Chinese state media has warned Australia if it wants to see the relationship between the two countries improve, it must reevaluate its role in the controversial AUKUS pact.
Prime Minister Anthony Albanese said this week he was confident the relationship would now head in the right direction after ending a diplomatic freeze by meeting with Chinese President Xi Jinping.
It was the first meeting between the countries' two leaders in six years and one that the Morrison government failed to achieve as Beijing slapped a raft of trade sanctions on Australian exports.
And while neither side offered any concessions on previous grievances, the meeting was seen as a step in the right direction.
But infamous nationalistic tabloid the Global Times warned Canberra it must free itself from the shackles of Washington if any progress is to be built on.
"Fraught AUKUS impedes momentum of better China-Australia ties," the headline of an opinion piece published late on Saturday read.
AUKUS branded 'dangerous'
The AUKUS agreement with the US and UK was introduced last year amid growing fears of China's military presence in Indo-Pacific.
The deal was penned to bring nuclear-powered submarines to Australia, a decision which enraged Beijing.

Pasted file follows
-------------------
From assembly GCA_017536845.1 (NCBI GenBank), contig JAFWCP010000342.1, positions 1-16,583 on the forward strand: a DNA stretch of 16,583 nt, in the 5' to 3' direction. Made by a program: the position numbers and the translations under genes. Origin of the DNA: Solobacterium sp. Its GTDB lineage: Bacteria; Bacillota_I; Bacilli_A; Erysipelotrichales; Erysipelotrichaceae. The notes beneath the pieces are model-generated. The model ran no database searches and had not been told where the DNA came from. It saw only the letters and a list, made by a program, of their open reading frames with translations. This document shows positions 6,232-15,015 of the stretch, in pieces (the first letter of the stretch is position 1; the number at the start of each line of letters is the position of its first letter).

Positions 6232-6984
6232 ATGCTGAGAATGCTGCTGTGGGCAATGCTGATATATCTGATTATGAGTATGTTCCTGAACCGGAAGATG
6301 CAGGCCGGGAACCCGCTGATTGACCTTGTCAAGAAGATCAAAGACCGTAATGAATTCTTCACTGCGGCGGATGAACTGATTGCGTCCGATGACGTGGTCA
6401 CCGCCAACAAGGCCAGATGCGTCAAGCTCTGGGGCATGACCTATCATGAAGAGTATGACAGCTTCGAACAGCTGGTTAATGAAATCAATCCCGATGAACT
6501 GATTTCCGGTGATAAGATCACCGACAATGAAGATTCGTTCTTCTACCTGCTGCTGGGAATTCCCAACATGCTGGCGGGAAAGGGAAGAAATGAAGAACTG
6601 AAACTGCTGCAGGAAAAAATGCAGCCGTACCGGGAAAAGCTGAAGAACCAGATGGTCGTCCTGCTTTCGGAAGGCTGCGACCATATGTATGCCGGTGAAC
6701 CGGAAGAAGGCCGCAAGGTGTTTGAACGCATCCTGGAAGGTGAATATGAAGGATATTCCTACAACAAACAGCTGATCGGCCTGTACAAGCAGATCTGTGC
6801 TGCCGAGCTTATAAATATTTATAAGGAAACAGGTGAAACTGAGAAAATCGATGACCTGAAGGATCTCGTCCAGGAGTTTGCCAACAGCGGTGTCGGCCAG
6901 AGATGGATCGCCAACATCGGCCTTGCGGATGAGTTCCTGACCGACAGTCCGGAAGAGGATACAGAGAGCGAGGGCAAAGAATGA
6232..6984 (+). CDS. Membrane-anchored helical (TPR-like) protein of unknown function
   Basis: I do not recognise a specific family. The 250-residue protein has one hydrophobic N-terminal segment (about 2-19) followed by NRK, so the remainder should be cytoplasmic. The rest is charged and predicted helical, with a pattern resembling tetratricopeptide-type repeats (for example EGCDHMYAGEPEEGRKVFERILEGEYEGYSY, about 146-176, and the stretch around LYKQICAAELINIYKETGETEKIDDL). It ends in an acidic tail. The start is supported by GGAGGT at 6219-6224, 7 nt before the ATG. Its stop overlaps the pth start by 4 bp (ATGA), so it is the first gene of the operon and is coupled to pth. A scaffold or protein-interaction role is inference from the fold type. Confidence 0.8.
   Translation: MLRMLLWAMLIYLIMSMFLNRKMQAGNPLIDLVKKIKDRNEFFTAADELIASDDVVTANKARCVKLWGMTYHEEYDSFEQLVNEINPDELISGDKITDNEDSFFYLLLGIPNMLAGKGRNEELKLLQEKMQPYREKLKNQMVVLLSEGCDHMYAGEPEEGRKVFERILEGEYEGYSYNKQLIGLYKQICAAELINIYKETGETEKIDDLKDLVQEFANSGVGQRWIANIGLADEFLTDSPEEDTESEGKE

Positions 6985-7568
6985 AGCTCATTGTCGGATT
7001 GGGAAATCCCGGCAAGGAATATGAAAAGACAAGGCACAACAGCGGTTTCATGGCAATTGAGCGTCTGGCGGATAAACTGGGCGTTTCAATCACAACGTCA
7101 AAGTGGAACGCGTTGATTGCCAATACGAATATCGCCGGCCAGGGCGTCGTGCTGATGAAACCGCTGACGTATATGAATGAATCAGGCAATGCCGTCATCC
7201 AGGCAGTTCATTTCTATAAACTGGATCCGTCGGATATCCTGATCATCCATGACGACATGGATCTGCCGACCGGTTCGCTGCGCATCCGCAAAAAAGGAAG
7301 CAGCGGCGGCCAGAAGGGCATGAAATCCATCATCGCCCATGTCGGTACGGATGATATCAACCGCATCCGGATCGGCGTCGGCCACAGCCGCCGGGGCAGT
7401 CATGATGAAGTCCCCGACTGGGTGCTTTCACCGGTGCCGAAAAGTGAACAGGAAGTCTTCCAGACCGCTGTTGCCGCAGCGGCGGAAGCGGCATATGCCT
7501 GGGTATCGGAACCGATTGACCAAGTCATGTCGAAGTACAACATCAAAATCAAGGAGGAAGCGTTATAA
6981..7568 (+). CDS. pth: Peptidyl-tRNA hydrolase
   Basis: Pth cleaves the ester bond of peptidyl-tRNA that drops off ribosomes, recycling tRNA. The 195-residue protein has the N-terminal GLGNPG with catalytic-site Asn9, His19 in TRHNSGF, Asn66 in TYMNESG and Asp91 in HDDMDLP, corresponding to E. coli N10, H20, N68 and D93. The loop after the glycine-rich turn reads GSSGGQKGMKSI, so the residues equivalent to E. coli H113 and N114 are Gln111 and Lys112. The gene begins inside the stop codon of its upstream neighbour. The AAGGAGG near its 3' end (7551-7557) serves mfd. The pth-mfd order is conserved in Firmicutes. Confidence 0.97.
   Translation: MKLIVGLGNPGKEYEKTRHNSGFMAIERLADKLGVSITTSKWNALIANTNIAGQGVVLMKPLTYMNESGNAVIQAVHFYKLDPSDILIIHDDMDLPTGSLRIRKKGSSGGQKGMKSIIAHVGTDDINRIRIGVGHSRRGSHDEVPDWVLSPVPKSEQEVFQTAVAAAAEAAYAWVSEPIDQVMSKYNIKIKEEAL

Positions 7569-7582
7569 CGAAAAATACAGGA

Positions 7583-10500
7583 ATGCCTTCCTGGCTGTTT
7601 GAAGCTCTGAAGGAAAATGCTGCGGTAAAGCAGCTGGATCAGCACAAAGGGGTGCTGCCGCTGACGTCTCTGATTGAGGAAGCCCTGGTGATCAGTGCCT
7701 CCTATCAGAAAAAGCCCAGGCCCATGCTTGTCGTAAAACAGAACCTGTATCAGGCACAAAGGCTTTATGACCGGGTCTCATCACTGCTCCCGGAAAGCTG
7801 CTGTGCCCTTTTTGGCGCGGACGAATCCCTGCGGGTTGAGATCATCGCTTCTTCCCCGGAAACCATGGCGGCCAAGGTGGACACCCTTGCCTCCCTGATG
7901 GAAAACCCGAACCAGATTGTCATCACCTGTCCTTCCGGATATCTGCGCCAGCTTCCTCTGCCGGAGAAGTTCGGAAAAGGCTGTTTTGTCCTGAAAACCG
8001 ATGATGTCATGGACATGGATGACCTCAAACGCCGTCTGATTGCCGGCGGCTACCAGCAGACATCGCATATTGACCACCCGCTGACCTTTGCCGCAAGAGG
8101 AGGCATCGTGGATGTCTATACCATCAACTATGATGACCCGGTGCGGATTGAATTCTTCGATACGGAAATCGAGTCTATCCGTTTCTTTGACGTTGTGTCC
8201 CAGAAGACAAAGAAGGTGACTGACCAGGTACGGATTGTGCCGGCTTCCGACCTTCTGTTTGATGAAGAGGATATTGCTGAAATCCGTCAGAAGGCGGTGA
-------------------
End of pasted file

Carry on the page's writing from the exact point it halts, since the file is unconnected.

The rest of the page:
The move was at the expense of a French submarine deal, with President Emmanuel Macron once again voicing his grievances this week, accusing former prime minister Scott Morrison of "re-entering nuclear confrontation".
In the wake of his remarks, the Global Times, a renowned Beijing mouthpiece, branded the deal "a dangerous partnership".
"The pact undermines Australia's sovereignty and serves to provoke China, one of its most important partners. It is a threat to the country's interests," it said.
It was good to discuss our relationship with China’s President Xi Jinping today. It was a positive and constructive discussion. We will cooperate where we can, disagree where we must, and engage in our national interest. pic.twitter.com/WBVAzW7KLR
— Anthony Albanese (@AlboMP) November 15, 2022
Mr Morrison's former defence minister Peter Dutton was regularly accused by China of provoking China by hyping the threat of war in the region – which was part of the reasoning the Morrison government used to justify the deal.
Albanese committed to AUKUS agreement
Mr Albanese however has defended the pact, telling Sky News Australia the move shouldn't be "a surprise" to anyone, calling the US Australia's "most important ally".
The AUKUS agreement was not discussed when Mr Albanese met Xi.
"China has consistently voiced its strong opposition to AUKUS," the Global Times said.
It explained while China is not against military cooperation between nations, it strongly opposes targeting a third country "in an attempt to undermine its interests".
"What Beijing hopes for Canberra is that the latter will not follow the US blindly in challenging China's interests, becoming a pawn in the US' Indo-Pacific Strategy to contain China," it said.
"AUKUS is clearly a threat to regional peace and security, as well as a barrier to improving China-Australia ties.
"If Canberra chooses to ignore Beijing's concerns over AUKUS, the pact will remain a thorn in the side of China-Australia relations. It is also likely to undermine a clear pathway to the healthy development of bilateral ties."
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